• June 12:A gunman attacks a popular gay nightclub in Orlando, Florida, killing more than four dozen people and injuring at least 53. The attacker, identified as Omar Mateen, reportedly called police during the attack and pledged allegiance to IS, who later claimed responsibility for the attack.
  • June 28: Three suicide bombers kill at least 40 people at the Ataturk airport in Istanbul. The Turkish government suspected that IS was behind the attack.
  • July 1: Local jihadis with IS sympathies kill more than 20 people at a restaurant in Dhaka, Bangladesh.
  • July 3: IS militants carry out a suicide bombing that kills more than 200 people on a busy shopping street in Baghdad. The attack, which occurred during the Muslim holy month of Ramadan, was IS’s deadliest bomb attack on civilians to date.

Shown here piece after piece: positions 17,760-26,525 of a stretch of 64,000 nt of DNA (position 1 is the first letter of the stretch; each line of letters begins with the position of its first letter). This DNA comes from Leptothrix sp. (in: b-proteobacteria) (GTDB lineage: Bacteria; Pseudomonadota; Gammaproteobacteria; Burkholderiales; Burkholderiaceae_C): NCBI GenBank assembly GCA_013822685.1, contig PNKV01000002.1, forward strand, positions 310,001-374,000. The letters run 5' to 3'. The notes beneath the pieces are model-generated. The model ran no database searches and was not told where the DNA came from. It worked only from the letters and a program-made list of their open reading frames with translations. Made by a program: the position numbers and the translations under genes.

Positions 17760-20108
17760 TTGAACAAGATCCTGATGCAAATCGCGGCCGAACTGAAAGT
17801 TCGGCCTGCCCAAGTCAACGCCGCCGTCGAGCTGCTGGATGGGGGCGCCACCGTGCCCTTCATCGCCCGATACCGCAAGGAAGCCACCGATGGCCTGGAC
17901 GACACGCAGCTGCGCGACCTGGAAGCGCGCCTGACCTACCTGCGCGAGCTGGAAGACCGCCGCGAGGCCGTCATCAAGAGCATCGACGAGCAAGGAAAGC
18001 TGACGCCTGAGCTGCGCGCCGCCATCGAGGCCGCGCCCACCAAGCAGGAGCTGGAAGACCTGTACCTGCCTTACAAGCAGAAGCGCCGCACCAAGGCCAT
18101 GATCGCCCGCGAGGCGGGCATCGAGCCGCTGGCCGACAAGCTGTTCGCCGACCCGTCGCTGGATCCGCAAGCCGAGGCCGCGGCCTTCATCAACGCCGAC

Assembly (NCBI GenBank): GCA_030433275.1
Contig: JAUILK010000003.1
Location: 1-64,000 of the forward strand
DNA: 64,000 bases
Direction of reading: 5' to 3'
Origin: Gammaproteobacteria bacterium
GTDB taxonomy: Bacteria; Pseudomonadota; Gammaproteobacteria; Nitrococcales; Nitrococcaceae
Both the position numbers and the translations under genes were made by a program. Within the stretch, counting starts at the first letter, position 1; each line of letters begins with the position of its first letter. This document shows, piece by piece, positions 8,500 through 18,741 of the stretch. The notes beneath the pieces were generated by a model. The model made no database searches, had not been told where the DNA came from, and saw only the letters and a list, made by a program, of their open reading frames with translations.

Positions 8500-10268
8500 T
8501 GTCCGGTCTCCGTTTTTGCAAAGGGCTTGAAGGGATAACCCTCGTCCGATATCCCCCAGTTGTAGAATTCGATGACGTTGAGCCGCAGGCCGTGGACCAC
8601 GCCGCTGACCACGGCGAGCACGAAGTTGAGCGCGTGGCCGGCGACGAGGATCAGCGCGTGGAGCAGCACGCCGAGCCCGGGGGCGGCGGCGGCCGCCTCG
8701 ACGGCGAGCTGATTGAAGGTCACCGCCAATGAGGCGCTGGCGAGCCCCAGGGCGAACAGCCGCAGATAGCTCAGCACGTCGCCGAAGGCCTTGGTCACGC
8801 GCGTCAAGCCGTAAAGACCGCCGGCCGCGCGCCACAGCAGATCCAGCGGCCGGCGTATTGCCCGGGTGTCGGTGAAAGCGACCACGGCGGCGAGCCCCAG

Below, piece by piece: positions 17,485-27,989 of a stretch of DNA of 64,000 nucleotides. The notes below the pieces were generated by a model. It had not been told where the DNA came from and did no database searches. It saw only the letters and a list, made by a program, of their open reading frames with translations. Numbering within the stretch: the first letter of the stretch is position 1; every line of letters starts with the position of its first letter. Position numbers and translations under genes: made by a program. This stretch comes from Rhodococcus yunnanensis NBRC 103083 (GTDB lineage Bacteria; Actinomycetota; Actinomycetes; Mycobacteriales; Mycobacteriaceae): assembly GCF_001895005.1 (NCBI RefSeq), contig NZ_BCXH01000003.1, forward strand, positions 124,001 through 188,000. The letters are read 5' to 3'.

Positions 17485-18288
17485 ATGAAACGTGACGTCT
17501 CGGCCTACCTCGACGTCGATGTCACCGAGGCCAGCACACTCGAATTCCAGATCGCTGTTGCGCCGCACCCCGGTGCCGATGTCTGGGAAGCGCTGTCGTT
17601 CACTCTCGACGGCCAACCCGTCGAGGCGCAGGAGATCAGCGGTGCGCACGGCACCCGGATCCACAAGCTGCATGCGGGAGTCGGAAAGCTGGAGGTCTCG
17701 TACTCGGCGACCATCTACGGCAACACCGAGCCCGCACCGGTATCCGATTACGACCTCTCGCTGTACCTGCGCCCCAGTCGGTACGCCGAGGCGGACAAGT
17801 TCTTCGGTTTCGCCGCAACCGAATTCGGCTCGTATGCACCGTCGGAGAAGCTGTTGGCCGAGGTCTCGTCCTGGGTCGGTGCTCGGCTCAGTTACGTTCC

• July 4: Suicide bombers attack three locations in Saudi Arabia, including the Prophet’s Mosque in Medina.
  • July 7: Militants attack a police patrol at Sholokia grounds in Bangladesh.
  •                                                                                                                                                                                                                                     Source: Wilson Center

An IS video released after the Dhaka attack too called on Muslims to carry out attacks in their country if they are unable to travel to Syria. The video, which featured three Bangladeshi fighters, said: “If the kafirs (disbelievers) close the door of hijrah (migration) on you, then open the door of jihad on them…Certainly, your smallest deed on their land is more praiseworthy than our biggest deed here. It is of more use to us and more damaging to them.”